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Would they? Do you have a source for this? The data is a little old, but would it surprise you if I told you that NC State is #13 in the list of top feeder schools to Silicon Valley and that there is one Ivy in the top 25, Cornell at 15? (That list is from 2017 and isn’t controlled for institution size.)


The most recent survey I can find is from SHL in 2020. I descending order, the top schools for Facebook, Apple, Amazon, Microsoft and Google are:

University of Washington

Again, not controlled for enrollment.

Same survey, top 10 tech companies:

University of Washington


Gotcha. I looked at this website: [Top Feeders to Tech] and NC state isn’t even on the list. So where is this information? Could you please provide the source?

I’ll link the article below.

The issue with your article is that it’s LinkedIn data and they only harvested the top 2 employers. Notice though who is 25th, behind 16 state schools? Harvard.

You can replicate what they did on a school to school basis on LinkedIn. Search for the school. Once in, select alumni. Then select computer science under what they studied. I like to look at the top 10. Leave out jobs related to the school because most of those show up from student jobs.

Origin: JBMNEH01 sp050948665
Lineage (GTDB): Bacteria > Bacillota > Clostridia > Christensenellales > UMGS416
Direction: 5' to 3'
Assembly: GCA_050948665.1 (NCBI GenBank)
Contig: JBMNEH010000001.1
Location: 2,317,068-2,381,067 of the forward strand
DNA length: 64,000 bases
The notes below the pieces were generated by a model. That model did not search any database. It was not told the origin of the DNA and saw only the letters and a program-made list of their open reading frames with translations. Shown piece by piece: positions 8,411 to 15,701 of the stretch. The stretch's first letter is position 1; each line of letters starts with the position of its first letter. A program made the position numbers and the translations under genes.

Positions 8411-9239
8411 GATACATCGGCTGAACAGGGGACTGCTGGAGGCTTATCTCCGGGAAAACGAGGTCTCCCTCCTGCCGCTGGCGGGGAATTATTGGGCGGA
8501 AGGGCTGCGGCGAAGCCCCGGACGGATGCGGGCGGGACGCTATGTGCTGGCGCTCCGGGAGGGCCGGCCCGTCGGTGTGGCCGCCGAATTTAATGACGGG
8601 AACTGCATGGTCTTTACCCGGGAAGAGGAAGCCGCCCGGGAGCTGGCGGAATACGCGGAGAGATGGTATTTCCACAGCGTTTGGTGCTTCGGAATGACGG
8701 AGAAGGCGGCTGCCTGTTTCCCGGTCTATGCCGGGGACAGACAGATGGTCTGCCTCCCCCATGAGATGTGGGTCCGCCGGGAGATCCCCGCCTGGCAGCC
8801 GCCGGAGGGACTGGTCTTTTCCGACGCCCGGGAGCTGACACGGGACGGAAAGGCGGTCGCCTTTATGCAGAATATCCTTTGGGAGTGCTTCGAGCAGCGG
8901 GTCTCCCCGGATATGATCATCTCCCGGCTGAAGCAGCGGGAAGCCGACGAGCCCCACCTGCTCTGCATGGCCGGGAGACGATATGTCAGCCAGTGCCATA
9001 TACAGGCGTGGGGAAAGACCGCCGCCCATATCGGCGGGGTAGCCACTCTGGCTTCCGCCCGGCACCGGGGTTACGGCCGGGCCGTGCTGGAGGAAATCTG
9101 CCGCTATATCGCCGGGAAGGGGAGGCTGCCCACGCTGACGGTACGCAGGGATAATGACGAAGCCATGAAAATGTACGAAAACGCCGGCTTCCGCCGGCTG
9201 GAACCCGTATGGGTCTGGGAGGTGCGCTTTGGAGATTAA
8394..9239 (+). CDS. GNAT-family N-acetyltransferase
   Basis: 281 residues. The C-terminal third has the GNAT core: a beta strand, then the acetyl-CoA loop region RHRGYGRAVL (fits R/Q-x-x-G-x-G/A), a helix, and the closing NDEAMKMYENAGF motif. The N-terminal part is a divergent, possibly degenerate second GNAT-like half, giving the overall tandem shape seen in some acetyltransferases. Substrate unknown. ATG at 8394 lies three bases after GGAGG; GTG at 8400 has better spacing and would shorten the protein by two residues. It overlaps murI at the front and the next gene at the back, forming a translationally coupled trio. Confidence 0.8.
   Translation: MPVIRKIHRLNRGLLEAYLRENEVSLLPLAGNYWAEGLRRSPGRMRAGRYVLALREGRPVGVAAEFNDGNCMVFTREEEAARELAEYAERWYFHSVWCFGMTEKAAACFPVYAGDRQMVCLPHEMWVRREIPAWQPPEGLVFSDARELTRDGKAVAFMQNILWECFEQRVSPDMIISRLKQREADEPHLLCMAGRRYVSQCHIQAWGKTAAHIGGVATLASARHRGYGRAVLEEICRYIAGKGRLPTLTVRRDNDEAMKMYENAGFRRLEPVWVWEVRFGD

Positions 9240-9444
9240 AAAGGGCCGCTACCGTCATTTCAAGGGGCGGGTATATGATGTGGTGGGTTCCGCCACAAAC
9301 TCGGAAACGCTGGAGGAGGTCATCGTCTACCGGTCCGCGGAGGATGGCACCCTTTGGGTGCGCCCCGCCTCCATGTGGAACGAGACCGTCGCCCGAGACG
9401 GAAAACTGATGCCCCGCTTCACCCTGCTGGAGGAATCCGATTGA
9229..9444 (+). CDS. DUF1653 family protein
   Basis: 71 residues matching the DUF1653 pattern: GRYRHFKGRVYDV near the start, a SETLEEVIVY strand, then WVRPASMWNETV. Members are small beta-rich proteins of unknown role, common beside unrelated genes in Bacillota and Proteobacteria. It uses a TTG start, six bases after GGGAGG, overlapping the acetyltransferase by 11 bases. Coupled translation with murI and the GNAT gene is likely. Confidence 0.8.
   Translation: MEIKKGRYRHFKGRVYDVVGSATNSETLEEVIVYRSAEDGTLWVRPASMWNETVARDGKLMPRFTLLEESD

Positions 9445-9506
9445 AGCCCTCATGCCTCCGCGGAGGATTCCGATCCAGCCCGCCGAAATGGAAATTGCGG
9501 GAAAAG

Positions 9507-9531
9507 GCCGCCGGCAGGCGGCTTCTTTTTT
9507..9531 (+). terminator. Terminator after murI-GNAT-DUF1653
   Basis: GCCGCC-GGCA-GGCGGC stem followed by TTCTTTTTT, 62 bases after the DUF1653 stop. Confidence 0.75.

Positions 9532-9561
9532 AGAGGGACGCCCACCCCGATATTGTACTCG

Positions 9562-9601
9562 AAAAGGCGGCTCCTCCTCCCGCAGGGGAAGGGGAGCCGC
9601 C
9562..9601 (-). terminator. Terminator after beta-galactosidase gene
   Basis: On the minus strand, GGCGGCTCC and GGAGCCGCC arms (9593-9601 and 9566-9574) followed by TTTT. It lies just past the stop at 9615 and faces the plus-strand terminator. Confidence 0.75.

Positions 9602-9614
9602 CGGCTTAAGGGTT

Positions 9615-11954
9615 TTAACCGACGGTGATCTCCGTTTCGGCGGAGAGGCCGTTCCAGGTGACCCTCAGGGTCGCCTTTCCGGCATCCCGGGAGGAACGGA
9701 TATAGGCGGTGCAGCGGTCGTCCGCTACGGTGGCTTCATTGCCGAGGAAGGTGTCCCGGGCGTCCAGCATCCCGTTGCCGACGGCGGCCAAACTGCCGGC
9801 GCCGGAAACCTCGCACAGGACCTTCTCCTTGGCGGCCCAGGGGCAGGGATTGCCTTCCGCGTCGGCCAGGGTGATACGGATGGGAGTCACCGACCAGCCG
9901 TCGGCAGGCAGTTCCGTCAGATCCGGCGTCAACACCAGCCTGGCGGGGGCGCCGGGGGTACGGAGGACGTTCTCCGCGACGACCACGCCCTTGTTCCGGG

I’m in no way advocating for NC State. I’m simply trying to get you to take the red pill and open your eyes. That said, the top 10 employers for NC State CS grads in descending order: SAS, Amazon, IBM, Microsoft, Cisco, Amazon Web Services, Google, Red Hat, Fidelity, Facebook.

There will be regionality to these with companies closer to schools more heavily represented. For example, San Jose State’s top CS employer is Apple and SAS and Red Hat aren’t in the top 5.

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You are a formidable candidate. Georgia Tech is the obvious high reach on your list. It would be for anybody. I’d say it’s followed by Purdue as a reach, maybe a high match. You are in state for NC so your chances are good there, I think.

As already stated, you should look into RPI and WPI. U Maryland too. Those are in the broader match category, or maybe low reach. I think NCSU and RiT are safeties (especially NCSU) but these days, you should look for more of those.

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Not sure how you came to this conclusion when I discussed two schools. The others are good matches, but you should always have solid safety schools.